|What actor/actress would you most like to work with? Paul Newman
What’s your favorite film from the past five years? “Spellbound”
Which character in a film have you watched and wished you could’ve played? Forrest Gump or Steve McQueen in “The Great Escape”
Next film:Sundance entry “Hard Candy,” about a suspected pedophile.
As the Vicomte Raoul de Chagny, nemesis of the title character in “The Phantom of the Opera,” Patrick Wilson plays not just “the boyfriend” but also turn-of-the-century action hero, a good deal more than the Raoul of the stage version.
“My memory of the show, and specifically of the role, was that he was ‘the other guy,'” recalls Wilson. “When I read the script, I saw that (director) Joel (Schumacher) had made him very active, gave him some guts, tried to focus on the three of them as a real love triangle.”
That’s why Wilson signed on to what he calls “the most physically exhausting shoot that I’ve had,” which includes his other 2004 movie role as William Travis in “The Alamo.” “And then emotionally exhausting on top of that.”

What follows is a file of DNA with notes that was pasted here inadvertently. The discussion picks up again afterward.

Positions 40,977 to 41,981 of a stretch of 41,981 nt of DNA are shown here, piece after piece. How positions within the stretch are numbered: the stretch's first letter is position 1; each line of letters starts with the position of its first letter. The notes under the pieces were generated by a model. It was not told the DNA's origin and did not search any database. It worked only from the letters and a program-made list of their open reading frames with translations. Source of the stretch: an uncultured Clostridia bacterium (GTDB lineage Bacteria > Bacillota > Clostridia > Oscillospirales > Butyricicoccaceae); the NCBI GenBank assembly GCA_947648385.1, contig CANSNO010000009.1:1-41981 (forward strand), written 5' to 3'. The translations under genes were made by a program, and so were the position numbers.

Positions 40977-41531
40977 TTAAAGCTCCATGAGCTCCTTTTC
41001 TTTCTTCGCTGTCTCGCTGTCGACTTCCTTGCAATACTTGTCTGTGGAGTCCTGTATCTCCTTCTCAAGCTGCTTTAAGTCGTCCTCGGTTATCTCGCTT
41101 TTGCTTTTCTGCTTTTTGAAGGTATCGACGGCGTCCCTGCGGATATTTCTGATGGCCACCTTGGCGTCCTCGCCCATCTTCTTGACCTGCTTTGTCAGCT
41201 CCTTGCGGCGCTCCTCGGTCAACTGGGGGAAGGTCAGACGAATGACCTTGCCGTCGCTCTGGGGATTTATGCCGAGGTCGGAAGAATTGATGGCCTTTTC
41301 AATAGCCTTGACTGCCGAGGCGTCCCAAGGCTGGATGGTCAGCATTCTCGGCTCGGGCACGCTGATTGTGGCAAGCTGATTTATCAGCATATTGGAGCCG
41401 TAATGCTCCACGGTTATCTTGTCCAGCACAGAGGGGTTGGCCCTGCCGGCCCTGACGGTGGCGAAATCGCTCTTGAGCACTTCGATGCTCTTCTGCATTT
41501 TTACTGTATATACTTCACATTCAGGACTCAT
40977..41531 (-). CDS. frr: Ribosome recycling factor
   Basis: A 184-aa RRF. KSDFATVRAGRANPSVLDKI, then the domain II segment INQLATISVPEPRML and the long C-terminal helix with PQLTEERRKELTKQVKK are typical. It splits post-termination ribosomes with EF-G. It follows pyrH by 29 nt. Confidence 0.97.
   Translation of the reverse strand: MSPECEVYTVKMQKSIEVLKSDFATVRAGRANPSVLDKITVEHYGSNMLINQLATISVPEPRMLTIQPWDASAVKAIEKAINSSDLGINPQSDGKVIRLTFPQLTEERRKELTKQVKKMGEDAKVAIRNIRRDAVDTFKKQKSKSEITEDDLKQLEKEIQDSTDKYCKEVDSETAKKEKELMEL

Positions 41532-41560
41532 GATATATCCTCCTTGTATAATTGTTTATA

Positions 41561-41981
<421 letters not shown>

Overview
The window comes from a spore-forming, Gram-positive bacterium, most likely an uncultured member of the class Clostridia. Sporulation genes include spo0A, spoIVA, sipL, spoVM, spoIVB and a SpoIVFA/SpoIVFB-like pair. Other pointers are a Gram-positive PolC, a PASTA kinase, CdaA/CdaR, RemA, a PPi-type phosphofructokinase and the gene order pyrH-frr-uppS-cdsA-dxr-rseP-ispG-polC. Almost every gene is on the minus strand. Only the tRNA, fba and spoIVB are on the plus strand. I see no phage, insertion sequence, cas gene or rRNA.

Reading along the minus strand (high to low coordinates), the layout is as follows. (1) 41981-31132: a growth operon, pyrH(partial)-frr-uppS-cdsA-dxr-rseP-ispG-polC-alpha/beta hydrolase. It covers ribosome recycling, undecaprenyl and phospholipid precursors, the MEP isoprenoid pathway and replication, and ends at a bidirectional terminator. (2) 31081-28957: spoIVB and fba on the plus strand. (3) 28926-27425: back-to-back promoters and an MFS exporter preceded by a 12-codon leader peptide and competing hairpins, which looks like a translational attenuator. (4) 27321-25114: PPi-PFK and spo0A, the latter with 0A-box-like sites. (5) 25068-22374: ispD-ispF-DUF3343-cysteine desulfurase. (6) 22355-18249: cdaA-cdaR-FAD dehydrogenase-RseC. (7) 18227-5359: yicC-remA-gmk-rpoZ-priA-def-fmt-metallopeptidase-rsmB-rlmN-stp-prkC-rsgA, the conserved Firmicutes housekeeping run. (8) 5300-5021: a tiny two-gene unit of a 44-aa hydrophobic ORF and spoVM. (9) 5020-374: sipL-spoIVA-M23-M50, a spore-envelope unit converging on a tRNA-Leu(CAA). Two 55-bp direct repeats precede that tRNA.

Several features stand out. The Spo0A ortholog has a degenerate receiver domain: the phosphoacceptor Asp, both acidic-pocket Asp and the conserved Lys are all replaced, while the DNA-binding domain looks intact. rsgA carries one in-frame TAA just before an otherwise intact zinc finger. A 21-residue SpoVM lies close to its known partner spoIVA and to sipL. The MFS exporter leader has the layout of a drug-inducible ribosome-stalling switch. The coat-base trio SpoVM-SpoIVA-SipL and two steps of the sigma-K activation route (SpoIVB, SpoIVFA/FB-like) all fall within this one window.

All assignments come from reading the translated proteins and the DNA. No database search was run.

Wilson, 31, had already demonstrated his musical prowess in the Broadway revival of “Oklahoma!” and the stage version of “The Full Monty,” both of which earned him actor Tony nominations. Add to these a supporting actor Emmy nom for his complex, pivotal perf of Joe Pitt in HBO’s much-lauded adaptation of “Angels in America.”
For “Phantom,” Wilson enjoyed what he calls “a very dynamic, interesting role” in Raoul, who ages nearly 50 years between the film’s framing device (set in 1919) and the key action, which takes place in 1870 Paris. Schumacher’s concept, he says, was to “put Raoul through the wringer. It can’t just be ‘I love her.’ It has to be ‘I’ll die for her.'”
As a result, Raoul rides bareback to Christine’s rescue, engages in swordplay with the Phantom in a snow-covered cemetery and nearly drowns in an underwater trap en route to the Phantom’s lair.
“We wanted to make it a much more visceral experience,” Wilson says.
As for the musical side of the work, Wilson said that composer and producer Andrew Lloyd Webber “was around a lot, but more as a fan. Musically, he and I hit it off really quickly. I knew the lyrics to almost every show he’s written, just from doing musical theater. He didn’t have a lot of musical notes.”
Lloyd Webber has been quoted as calling Wilson “one of the great natural lyric tenors from the theater.” And his performance of “All I Ask of You” is one of the film’s emotional high points.